One state, Illinois, has crafted a law that addresses these failings. The Non-Consensual Dissemination of Private Sexual Images statute in the Illinois Criminal Code allows a revenge porn victim to recover damages no matter the origin of the images, and requires only an intent to disseminate the image rather than an intent to cause harm.
This Article argues that lawmakers should adopt a federal criminal statute modeled after Illinois’ in order to prevent perpetrators of revenge porn from slipping through the cracks of inadequate state law. Part II describes how revenge porn has become a widespread problem within the United States, explaining why it should legally be considered a form of sexual abuse and addressing common misconceptions regarding consent in the context of personal-information sharing. Part III discusses the current lack of legal remedies available to revenge porn victims, and finally, Part IV proposes a comprehensive amendment to the United States Code aimed at closing common loopholes in revenge porn laws and providing victims with the recognition and remedies they deserve.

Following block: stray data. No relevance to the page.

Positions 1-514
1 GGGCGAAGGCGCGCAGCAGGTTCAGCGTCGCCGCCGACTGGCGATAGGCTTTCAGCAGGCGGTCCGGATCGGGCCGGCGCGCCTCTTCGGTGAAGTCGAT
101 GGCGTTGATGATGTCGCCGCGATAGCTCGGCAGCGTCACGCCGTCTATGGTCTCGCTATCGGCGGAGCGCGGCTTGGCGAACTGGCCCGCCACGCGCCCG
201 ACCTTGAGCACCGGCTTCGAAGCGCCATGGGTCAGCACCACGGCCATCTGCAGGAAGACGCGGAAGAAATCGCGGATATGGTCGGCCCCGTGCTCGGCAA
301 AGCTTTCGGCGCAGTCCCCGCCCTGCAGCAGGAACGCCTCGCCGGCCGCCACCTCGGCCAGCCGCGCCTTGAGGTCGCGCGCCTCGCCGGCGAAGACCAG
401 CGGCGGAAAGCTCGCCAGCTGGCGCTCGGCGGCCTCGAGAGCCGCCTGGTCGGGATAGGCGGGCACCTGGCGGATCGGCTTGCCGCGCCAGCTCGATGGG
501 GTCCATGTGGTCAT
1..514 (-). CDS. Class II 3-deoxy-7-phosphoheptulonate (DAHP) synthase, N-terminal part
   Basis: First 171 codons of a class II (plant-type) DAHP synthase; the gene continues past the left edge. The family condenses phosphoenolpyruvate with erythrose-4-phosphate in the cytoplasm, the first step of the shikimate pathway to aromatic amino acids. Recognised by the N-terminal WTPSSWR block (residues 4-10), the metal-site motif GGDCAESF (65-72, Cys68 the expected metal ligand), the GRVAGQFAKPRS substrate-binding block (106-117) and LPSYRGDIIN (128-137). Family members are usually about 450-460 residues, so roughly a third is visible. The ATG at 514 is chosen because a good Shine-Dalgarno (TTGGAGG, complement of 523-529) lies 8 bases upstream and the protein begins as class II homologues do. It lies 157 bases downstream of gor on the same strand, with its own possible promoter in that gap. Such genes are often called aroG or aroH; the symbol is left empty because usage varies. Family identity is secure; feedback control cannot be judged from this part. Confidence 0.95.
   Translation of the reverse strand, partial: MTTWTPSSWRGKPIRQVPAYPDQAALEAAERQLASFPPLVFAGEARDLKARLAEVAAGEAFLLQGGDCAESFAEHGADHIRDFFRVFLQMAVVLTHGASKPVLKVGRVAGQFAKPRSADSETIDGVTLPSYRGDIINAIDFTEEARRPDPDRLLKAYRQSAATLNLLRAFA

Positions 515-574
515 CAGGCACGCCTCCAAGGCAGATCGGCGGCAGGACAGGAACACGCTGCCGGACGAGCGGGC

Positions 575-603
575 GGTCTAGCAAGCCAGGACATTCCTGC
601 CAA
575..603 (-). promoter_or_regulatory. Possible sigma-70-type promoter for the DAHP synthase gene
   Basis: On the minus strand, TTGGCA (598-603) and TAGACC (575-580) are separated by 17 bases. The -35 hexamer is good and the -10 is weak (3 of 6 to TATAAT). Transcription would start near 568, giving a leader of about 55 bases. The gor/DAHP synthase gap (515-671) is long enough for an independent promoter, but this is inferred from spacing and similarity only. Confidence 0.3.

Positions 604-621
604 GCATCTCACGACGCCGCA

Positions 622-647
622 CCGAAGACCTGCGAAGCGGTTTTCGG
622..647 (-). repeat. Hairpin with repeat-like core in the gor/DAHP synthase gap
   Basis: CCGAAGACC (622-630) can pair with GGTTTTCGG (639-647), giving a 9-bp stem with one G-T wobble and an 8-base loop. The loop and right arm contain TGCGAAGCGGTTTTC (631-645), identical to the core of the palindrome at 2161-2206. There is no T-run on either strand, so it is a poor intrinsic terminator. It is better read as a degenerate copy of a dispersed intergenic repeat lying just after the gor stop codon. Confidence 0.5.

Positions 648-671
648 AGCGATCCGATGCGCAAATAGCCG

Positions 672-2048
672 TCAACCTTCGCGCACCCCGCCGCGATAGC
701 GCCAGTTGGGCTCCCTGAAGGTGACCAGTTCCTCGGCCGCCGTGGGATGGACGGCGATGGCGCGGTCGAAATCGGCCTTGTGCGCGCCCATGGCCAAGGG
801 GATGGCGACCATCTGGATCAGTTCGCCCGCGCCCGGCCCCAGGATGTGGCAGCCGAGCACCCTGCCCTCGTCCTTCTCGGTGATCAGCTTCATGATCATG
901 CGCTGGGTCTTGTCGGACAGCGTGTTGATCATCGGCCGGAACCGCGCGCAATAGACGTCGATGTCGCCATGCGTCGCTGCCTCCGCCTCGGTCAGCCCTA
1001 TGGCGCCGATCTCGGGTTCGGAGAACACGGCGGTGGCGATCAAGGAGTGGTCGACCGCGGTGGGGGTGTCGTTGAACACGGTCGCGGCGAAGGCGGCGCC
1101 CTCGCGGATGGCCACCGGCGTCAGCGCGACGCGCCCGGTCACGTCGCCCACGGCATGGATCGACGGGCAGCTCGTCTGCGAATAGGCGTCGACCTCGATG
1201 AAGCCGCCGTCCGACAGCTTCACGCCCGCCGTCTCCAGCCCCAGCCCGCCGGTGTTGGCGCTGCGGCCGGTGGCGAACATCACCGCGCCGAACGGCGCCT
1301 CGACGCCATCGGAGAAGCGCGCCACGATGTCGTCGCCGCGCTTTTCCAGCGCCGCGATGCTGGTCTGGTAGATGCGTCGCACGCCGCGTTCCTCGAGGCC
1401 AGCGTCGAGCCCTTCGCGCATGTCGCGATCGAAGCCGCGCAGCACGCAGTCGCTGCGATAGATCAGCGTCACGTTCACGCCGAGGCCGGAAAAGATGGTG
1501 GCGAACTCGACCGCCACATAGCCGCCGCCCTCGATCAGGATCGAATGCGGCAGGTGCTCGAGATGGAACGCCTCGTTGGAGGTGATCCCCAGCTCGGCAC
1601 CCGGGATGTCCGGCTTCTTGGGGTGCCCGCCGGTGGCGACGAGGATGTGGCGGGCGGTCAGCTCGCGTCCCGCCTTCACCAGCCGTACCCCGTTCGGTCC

Despite incentives aimed at achieving equality for women in the workforce, women continue to lag behind men in terms of pay and leadership positions. This is despite the fact that women, on average, have equal or better educational credentials and offer comparable skill sets to employers. A variety of causal factors have been postulated for this disparity, including women’s tendency to choose to enter fields with lower pay at higher rates than men, and their greater concern for work-life balance in order to prioritize childcare obligations. However, another contributing factor exists that receives less attention: often, women are not as effective at self-advocacy in the workplace as are men. Women may fear the potential negative social consequences of ardent self-promotion, and this can lead to a reticence to negotiate that results in women receiving significantly less pay for the same work as men.
Part II of this article explores the nature of the gender disparity manifested in the salary negotiations process. Part III discusses a number of culturally dictated gender stereotypes and behavioral norms that can act as obstacles to women’s success in salary negotiations. Finally, Part IV recommends several strategies and tactics intended to enhance women’s effectiveness in salary negotiations that women may take into consideration.